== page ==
Established in 1994, Highland Brewing is a craft brewery in Asheville, NC. It was the first legal brewery in Asheville since Prohibition, started by Oscar Wong, who had retired after selling his nuclear waste engineering company. Originally brewing 6,500 barrels of beer per year, Highland Brewing now produces over 60,000 barrels, available only regionally in the Southeast (or at their rooftop tap room). Apart from being brewing pioneers in the region, they are also quite nice to the region regularly contributing to the Southern Appalachian Highlands Conservancy and making donations to over 100 charities annually. This month, Highland Brewing introduced a new identity and packaging designed by Austin, TX-based Helms Workshop.
We spent time with the Highland team in Asheville, working closely to unite their vision and craft a brand strategy and messaging centered around the brand’s most unique, authentic attributes. Highland’s pioneering spirit and their deep commitment to protecting the Blue Ridge mountains served as cornerstones for the new branding. The result is packaging that reignites a conversation with consumers and reflects Highland’s history and positions them for the future. Pioneers of craft — yesterday, today and tomorrow.
The old logo was very heavy-handed in its
IrishScottish-ness, with the bagpipe player and the Uncial typography, which would make sense if the heritage of the brewery were Irish but even if it were, it was pretty cliché and felt like a cheap, mainstream beer. The new logo is a complete departure with a logo that defines the visual language of the brewery as opposed to a visual language of IrishScottish clichés defining the brewery. The “H”-slash-compass makes for a really strong mark that plays off of the general strategy of Highland Brewing being pioneers. It’s striking and handsomely executed, placed inside a ring of type that’s nicely balanced.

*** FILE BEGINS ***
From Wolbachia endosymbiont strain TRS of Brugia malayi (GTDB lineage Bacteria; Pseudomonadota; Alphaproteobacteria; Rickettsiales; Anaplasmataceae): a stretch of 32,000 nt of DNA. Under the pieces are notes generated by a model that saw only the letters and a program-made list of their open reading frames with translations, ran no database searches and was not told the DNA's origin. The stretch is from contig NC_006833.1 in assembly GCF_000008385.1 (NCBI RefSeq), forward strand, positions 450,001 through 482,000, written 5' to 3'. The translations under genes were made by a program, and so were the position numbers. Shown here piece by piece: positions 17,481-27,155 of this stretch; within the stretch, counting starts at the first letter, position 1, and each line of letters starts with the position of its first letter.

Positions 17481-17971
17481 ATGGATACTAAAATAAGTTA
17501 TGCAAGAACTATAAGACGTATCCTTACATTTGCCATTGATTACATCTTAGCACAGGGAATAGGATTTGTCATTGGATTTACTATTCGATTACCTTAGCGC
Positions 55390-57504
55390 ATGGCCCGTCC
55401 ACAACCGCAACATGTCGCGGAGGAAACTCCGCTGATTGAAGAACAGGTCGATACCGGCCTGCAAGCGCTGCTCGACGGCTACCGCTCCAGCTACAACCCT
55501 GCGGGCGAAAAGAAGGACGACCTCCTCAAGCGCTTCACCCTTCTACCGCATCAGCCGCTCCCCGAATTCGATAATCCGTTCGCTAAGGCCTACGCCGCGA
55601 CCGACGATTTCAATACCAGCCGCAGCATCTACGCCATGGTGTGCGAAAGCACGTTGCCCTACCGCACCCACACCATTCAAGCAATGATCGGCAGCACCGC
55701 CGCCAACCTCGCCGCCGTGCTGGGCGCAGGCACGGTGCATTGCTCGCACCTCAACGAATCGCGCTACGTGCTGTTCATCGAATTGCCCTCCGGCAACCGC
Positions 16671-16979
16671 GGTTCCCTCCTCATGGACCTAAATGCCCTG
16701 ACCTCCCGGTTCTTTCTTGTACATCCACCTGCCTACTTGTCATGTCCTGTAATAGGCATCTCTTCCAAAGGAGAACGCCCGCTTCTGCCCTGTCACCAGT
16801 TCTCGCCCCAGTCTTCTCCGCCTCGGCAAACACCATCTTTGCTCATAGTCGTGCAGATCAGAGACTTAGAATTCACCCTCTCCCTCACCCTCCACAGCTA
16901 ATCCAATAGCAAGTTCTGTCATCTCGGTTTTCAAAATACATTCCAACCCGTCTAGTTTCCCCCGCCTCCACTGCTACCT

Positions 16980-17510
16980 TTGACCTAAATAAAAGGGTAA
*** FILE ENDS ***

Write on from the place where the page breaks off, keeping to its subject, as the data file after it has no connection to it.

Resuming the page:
In classic Helms-Workshop-style, the identity comes with a variety of typographic badges that further enhance the visual language. These ones — particularly the one directly above — veer a little too close to hipster-y beer with the condensed font but the wordmark and the “Pioneers in Craft” are really nice.
The old packaging was very cheesy and unattractive; it’s the kind of packaging I gloss over at the store when looking for new beers to try. Whereas the new one, I would totally pick it up from the shelves. The new labels and cans introduce a torn-paper aesthetic to represent the mountains of the region and the color combinations make them work really well. The typography is nice and clear throughout with the logo making a strong statement across the different beers and packaging types.
Overall, this is a major improvement that gives Highland a personality as individual as its history, surroundings, and commitment to beer and community.
Thanks to Phillip Chester for the tip.